Should Macromedia open Flash?
Written at 22:22, on Wednesday 28 September 2005. Tags: webdesign .
Andy Budd recently had a change of heart on Macromedia’s Flash and considers its potential for Web2.0. Since it already solves a lot of problems that AJAX -based RIA‘s currently struggle with (such as maintaining state), he considers its current strengths as development platform: the Flash platform is already able to separate presentation and business logic, it’s asynchronous by nature, it’s fully object-oriented, etc. Like everything, I think web developers/designers should use Flash when it’s the best solution for your website (i.e. if it serves your business goals, your website goals and your audience). Nevertheless, it’s important to realise that Flash is still a proprietary solution, which is a serious drawback.
Flash is not free.
There are two meanings to freedom according to the Free Software Definition. Software can be freely available, at no cost, or it can have certain qualities of liberty attached to it:
Free software is a matter of the users’ freedom to run, copy, distribute, study, change and improve the software.
Note that this definition considers surfers, developers and designers all as users.
While the Flash SWF specification and the Flash player are free as in beer (no fees are required) it’s not free as in speech (you cannot use the license to create your own Flash player). While everyone can create authoring software to produce Flash files without paying license fees, there’s a restriction in the license which prevents anyone from using the specification for creating their own Flash player. This means that all platforms which Macromedia can’t or doesn’t want to support cannot legally view Flash files (%(note)but hey, why would you want to run Flash on an Linux AMD64%). The Flash SDK is only available at a license cost for third-party implementors. Open Source software, such as GPL Flash or Swfdec, which attempt to create free Flash players1, must thus reverse-engineer the format (an act which is illegal in some countries). Furthermore, since using the Flash player restricts your uses of the software, systems such as Debian, which only include free software, don’t contain the Flash player. So it’s great that you can use free software to create Flash files, but you can’t use free software to view Flash files. This does not make the Flash specification “open” in my view.
Flash, despite that developers have access to the specification and users can get the player for free, does not give users freedom and cannot freely be used in Open Source software.
Flash is not a standard.
But while Flash isn’t free, it sure is ubiquitously available. According to Macromedia, Flash is available on 98% of all Internet-enabled computers. Yet, since Macromedia has all control over the format, can it really be considered a standard? There are two major consortia which determine the standards which are used on the Internet: the IETF and the W3C.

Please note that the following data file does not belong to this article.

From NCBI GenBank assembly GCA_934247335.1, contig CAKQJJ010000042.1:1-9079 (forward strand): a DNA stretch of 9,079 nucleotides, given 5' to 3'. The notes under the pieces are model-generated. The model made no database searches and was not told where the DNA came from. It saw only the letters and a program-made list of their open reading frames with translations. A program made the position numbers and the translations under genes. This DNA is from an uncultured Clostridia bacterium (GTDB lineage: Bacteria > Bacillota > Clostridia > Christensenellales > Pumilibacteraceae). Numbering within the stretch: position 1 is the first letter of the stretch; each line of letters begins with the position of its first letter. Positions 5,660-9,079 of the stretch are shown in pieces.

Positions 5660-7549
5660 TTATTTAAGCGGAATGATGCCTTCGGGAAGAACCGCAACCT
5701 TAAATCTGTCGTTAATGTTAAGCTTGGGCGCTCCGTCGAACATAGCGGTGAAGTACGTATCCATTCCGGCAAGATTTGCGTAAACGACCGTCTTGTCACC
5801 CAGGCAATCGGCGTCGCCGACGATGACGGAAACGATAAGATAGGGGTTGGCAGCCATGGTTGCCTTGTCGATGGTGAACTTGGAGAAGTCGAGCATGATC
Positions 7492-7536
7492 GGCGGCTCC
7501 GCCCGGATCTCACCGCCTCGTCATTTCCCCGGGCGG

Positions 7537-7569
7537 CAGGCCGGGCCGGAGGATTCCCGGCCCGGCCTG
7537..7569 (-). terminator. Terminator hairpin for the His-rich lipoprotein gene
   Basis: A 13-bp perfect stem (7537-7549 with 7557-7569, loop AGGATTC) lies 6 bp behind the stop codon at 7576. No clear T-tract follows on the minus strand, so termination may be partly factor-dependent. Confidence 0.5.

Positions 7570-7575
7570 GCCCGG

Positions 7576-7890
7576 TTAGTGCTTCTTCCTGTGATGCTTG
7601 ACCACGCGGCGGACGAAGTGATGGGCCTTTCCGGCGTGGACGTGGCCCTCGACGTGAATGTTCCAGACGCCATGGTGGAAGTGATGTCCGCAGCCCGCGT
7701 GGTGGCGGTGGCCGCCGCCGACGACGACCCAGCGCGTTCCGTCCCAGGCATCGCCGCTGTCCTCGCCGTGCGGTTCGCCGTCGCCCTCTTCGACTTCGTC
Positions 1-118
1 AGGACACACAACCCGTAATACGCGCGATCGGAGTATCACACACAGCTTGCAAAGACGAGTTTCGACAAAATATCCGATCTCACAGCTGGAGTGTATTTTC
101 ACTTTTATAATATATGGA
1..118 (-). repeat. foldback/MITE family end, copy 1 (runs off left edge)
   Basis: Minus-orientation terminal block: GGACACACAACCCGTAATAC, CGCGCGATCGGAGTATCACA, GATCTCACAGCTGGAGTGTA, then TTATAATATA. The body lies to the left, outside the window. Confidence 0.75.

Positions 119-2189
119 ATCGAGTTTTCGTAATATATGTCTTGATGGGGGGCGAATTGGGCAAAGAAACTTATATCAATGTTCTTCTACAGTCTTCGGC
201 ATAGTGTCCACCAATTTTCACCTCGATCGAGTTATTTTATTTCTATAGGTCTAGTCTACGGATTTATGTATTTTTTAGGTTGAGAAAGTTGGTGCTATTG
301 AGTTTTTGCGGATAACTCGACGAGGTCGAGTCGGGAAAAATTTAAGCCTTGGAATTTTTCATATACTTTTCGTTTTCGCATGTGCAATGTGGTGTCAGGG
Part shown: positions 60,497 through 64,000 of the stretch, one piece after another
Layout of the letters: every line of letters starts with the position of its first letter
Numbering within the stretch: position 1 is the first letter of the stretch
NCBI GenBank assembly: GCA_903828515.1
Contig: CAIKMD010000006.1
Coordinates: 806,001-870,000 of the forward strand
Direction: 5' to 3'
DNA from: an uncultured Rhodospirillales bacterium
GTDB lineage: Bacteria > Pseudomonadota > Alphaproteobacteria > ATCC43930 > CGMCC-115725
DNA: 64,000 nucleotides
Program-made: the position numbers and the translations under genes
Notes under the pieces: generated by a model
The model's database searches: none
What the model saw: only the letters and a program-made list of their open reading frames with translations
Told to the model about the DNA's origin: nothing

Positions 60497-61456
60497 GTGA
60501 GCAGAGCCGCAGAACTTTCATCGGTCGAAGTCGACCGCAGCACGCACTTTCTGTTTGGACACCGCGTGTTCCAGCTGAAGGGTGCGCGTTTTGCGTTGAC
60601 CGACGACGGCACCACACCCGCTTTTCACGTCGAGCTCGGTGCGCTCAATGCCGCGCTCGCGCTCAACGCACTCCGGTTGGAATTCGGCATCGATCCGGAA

An “Internet Standard” is defined by the IETF, which is responsible for things like TCP/IP, HTTP, POP3, SMTP and (more recently) ATOM and XMPP (Jabber). Yet, as far as I know, Macromedia hasn’t submitted Flash to the IETF as a Proposed Standard (which has a lot to do with the fact that its license isn’t free). But isn’t it a Web Standard then? Well, no, the W3C releases recommendations (which are, by all intents and purposes, referred to as standards), but Flash is not part of those recommendations either, nor from the other (dozens of) standards organisations. Therefore, Flash does not qualify as a standard in a formal sense.
A specification can only be considered a standard if it’s adopted by a standards organisation. While Flash may be a de facto standard, it’s not a de jure standard. A de facto standard is an unofficial or unformalized standard, a de jure standard is an official or legal standard. But there’s nothing to prevent a de facto standard from becoming a de jure standard.
So, Flash is free as in beer, but not free as in speech. It’s a de facto standard, but not endorsed by any standards organisation.
The future of flash?
With the upcoming releases of Visual Studio 2005 and Windows Vista in 2006, Microsoft intends to bridge the gap between designer and developer. Applications such as Sparkle and the Expression Suite, combined with the power of languages such as XAML and C#, show that Microsoft is invading the territory of Macromedia and Adobe, and have the potential to become much more then a flash killer.
Although it’s too soon to compare a mature platform such as Flash with unreleased software from Microsoft, the latter is notorious for leveraging its current userbase and OS monopoly. Microsoft can grow an installed base large enough to directly compete with Flash’s currently unique position.
From an idealistic point of view, I believe that Flash should be free and standardised (by the W3C or even by an ad-hoc consortium such as the WHATWG). And reasoning from a strategic point of view for Macromedia, considering the developments with Microsoft and the fate of some of their competitors (Netscape, RealPlayer, StarOffice), opening up and standardising may be a tactical move, although it may mean a short-term revenue loss from freeing up the SDK. There are still many questions though. What would Macromedia gain from submitting the Flash specification to a standards body, considering that progress is slow and they lose a lot of control over the standard, as Andy comments? And is it reasonable to say that creativity and freedom is hampered if it’s produced with proprietary technology? (%(note)This would mean that Adobe should therefore also open up it’s PSD and AI formats, and Microsoft its .DOC format%) Is it the tools which should be open or is it the content?
1 In this article, everywhere I mention “free”, I mean free as in speech.
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